Tell me, do you like to learn things on your own or do you learn better with others around?
What I like most about quilts is their simplicity. The designs of the quilt top may not be alike and the fabrics may differ in weave and make up. Every quilt however, no matter how big it is, how old it is, whether it was pieced by hand or machine is same it its basic construction. It is two large pieces of fabric with cushioning in between to help capture heat, sewn together to make a useful household item.
I used to say that quilting was easy because the construction and the patterns I worked with were easy for me to understand and to learn. Then I found that was hurting feelings. In my mind I was saying, “If I can learn this anyone can learn it, let me show you.” (Good) What people were hearing however was, “I’m so talented and churn these things out without even trying.” (Bad)
So I rethought what I was trying to say and realized that simple, was the word I wanted.
Saying it is simple is not to say it is easy. We’ve all seen quilts like this one with a zillion tiny pieces carefully planned and sewn together to make an exquisite piece of art.
photo by Karen Brimhall via flickr
Kaffe Fassett’s quilts always makes my heart skip a beat. His brilliant use of both colorful fabrics and imaginative patterns to create quilts like the one above, is unparalleled.
At its core however, it is still two large pieces of fabric with cushioning in between to help capture heat, sewn together to make a useful household item.
Hi, I’m Rachel. I like TV on demand, plum tarts and introducing my kids to my favorite things like the So I Married and Axe Murderer soundtrack.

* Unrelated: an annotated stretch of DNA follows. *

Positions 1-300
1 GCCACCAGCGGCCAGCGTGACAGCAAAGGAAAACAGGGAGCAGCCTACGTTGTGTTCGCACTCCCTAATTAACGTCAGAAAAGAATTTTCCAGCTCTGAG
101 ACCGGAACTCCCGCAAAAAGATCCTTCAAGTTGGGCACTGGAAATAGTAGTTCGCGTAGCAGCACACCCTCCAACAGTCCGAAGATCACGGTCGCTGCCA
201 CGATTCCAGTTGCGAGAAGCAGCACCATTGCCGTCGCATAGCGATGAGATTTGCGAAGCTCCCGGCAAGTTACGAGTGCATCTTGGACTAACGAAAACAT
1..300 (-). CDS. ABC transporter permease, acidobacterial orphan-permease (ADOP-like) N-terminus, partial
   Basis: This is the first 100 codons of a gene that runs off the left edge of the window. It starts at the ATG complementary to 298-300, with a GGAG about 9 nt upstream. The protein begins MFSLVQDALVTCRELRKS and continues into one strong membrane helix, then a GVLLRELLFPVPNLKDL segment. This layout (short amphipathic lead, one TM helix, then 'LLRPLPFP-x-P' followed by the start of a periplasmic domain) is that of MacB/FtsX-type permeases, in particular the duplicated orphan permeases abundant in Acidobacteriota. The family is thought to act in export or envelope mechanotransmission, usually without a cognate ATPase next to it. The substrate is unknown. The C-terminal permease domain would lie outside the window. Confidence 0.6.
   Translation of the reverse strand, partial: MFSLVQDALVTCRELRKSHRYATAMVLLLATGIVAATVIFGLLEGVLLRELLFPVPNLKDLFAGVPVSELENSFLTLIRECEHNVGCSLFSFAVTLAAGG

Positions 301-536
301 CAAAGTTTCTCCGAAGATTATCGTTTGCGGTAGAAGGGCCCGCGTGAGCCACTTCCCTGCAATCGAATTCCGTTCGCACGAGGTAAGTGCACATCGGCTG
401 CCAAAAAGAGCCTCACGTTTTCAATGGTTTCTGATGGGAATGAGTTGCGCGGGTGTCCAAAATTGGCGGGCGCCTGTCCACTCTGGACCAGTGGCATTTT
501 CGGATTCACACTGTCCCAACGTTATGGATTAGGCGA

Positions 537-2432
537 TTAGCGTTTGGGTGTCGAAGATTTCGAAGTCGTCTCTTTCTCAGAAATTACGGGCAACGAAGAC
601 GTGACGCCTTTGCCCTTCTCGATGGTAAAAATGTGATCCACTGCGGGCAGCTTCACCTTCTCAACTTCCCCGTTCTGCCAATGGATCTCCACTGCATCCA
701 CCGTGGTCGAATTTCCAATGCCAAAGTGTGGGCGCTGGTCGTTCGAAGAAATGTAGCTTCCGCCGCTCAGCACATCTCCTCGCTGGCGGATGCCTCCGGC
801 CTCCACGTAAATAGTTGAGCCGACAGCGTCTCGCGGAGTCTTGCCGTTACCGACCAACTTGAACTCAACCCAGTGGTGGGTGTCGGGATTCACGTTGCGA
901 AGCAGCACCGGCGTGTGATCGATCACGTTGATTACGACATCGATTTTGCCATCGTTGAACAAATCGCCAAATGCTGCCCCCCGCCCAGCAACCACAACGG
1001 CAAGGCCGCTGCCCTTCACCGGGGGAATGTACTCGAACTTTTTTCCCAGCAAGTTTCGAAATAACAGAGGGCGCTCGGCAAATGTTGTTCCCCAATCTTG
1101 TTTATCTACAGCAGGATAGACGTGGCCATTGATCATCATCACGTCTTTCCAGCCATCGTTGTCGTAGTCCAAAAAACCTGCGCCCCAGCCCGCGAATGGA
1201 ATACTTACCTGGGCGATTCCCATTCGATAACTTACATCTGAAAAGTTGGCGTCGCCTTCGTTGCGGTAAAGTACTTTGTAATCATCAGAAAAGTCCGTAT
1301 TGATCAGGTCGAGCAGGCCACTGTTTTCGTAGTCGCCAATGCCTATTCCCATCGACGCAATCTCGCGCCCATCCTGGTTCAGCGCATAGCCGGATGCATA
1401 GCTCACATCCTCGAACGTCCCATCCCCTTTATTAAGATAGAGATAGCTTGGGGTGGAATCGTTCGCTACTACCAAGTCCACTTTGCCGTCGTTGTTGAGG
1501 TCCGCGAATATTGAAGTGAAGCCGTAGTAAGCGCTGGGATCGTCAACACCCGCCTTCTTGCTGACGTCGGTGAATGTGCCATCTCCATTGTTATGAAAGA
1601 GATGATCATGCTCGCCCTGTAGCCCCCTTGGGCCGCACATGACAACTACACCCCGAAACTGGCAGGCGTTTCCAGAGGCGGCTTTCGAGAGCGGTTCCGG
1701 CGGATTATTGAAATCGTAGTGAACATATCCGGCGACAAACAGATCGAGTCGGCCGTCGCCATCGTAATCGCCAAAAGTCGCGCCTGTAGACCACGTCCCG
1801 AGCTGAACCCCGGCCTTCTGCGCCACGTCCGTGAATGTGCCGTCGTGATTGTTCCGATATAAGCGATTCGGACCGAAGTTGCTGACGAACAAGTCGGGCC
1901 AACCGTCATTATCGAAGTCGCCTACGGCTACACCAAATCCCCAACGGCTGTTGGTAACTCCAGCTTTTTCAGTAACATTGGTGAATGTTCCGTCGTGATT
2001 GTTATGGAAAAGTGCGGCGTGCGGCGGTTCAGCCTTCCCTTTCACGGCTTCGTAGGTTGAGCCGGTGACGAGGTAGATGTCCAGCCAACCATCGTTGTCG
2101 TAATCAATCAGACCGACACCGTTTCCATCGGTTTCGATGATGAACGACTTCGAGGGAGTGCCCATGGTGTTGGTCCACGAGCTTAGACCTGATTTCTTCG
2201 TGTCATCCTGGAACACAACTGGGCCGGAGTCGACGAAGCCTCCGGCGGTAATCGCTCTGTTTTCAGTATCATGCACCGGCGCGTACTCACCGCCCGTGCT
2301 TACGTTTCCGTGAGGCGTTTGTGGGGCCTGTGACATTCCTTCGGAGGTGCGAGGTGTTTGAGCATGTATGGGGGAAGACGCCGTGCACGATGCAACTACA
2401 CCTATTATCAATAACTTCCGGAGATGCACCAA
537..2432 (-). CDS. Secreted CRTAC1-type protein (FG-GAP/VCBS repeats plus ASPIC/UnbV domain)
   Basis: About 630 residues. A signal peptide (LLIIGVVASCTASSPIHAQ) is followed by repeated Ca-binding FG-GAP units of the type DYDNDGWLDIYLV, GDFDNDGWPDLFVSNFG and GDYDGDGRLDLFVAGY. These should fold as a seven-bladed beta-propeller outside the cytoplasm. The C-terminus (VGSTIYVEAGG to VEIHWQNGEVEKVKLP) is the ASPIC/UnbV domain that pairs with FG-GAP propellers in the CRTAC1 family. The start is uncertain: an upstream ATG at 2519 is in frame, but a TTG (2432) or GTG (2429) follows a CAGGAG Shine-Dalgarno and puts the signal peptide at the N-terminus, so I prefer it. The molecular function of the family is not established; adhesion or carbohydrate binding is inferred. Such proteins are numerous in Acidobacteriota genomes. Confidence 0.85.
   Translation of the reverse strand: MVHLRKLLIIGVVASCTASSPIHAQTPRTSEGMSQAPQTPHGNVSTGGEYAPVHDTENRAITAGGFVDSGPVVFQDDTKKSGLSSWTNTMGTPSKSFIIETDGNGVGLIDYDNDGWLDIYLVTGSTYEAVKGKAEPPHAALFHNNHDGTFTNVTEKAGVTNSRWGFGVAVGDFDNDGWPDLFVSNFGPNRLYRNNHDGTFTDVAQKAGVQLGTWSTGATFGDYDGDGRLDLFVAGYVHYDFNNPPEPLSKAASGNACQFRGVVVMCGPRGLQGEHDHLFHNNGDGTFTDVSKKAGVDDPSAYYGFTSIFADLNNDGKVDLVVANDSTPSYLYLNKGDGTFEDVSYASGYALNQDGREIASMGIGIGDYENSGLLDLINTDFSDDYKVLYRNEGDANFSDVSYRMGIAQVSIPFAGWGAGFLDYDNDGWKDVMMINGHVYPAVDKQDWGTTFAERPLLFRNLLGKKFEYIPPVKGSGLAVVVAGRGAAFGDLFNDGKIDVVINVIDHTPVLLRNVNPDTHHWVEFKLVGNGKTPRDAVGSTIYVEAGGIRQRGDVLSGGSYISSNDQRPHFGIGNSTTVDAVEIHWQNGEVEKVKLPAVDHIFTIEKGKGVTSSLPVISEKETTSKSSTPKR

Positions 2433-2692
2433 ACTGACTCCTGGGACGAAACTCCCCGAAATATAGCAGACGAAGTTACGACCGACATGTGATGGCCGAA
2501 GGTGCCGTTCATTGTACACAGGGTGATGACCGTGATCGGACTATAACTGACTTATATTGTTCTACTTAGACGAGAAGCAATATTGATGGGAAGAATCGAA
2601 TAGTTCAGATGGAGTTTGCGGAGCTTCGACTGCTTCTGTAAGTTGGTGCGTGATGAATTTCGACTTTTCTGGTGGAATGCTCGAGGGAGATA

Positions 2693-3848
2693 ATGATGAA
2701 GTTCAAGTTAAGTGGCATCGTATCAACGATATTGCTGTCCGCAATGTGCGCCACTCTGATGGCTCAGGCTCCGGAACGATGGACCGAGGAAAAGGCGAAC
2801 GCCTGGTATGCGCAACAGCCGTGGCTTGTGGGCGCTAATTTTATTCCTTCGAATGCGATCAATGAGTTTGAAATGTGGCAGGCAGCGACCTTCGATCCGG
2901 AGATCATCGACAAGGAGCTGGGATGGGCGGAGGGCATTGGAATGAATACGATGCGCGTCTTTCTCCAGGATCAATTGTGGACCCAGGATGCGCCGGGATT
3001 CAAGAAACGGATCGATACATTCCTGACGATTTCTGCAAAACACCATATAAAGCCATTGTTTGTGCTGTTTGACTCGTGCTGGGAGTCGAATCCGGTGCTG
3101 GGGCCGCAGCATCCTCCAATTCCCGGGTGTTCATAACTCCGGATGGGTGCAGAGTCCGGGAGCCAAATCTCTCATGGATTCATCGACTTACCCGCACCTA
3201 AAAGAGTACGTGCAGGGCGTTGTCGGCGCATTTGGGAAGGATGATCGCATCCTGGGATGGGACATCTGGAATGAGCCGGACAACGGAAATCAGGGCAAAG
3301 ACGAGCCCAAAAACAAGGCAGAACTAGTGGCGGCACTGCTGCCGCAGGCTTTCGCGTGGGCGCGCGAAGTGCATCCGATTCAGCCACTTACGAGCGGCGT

I don’t like staying up late, chasing my dog around the neighborhood and taking the trash to the curb when my son forgets to do it.
The very first car I owned was a yellow ’72 VW Super Beatle and it looked very much like the one above. My dad helped me buy it for $600 and it didn’t have reverse. No lie. It wasn’t as inconvenient as you might think, I just had to be careful about where I parked. You know, the only time I ever got stuck was when someone else parked it for me.
As a young stay at home mom with two toddlers, I remember thinking of creativity as something that happened after all the work was done and at that point in time the work was never done. Consequently, I starved myself of imagination, inspiration and a whole lot of beauty. It took a sweet, more mature friend to kindly remind me that I’d be much happier if I was feeding myself creatively on a regular basis.
She was right of course, in fact I remember the first thing I made after my self-imposed artistic draught. I actually felt part of my brain working that hadn’t exercised in a long time. It was intoxicating. That was a life changing moment for me and I promised never to let that happen again.
My hope for this blog is two-fold: First I want it to be a place to journal my current projects. Second, I want this to be a place someone can come and feel encouraged to be creative. By sharing the creative the process I go though, as well as my failures and triumphs, I hope you will be motivated to act on your own creative impulses.
In the future I plan to share my patterns and produce tutorials as well.